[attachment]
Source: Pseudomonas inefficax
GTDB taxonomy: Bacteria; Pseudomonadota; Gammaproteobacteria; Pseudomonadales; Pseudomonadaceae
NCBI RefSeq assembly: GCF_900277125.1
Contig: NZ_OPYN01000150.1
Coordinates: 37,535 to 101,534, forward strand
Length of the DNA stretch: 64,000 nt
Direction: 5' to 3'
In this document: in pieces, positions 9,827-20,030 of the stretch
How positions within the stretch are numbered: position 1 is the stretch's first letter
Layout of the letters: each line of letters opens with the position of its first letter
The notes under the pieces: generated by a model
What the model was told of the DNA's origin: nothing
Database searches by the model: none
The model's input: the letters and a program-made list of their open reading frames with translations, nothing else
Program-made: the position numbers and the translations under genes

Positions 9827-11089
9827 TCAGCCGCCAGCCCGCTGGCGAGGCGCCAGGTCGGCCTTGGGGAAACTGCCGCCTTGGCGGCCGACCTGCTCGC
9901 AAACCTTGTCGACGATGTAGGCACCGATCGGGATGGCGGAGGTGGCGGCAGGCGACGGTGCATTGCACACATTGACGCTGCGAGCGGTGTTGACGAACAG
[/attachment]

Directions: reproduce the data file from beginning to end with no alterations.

Source: Pseudomonas inefficax
GTDB taxonomy: Bacteria; Pseudomonadota; Gammaproteobacteria; Pseudomonadales; Pseudomonadaceae
NCBI RefSeq assembly: GCF_900277125.1
Contig: NZ_OPYN01000150.1
Coordinates: 37,535 to 101,534, forward strand
Length of the DNA stretch: 64,000 nt
Direction: 5' to 3'
In this document: in pieces, positions 9,827-20,030 of the stretch
How positions within the stretch are numbered: position 1 is the stretch's first letter
Layout of the letters: each line of letters opens with the position of its first letter
The notes under the pieces: generated by a model
What the model was told of the DNA's origin: nothing
Database searches by the model: none
The model's input: the letters and a program-made list of their open reading frames with translations, nothing else
Program-made: the position numbers and the translations under genes

Positions 9827-11089
9827 TCAGCCGCCAGCCCGCTGGCGAGGCGCCAGGTCGGCCTTGGGGAAACTGCCGCCTTGGCGGCCGACCTGCTCGC
9901 AAACCTTGTCGACGATGTAGGCACCGATCGGGATGGCGGAGGTGGCGGCAGGCGACGGTGCATTGCACACATTGACGCTGCGAGCGGTGTTGACGAACAG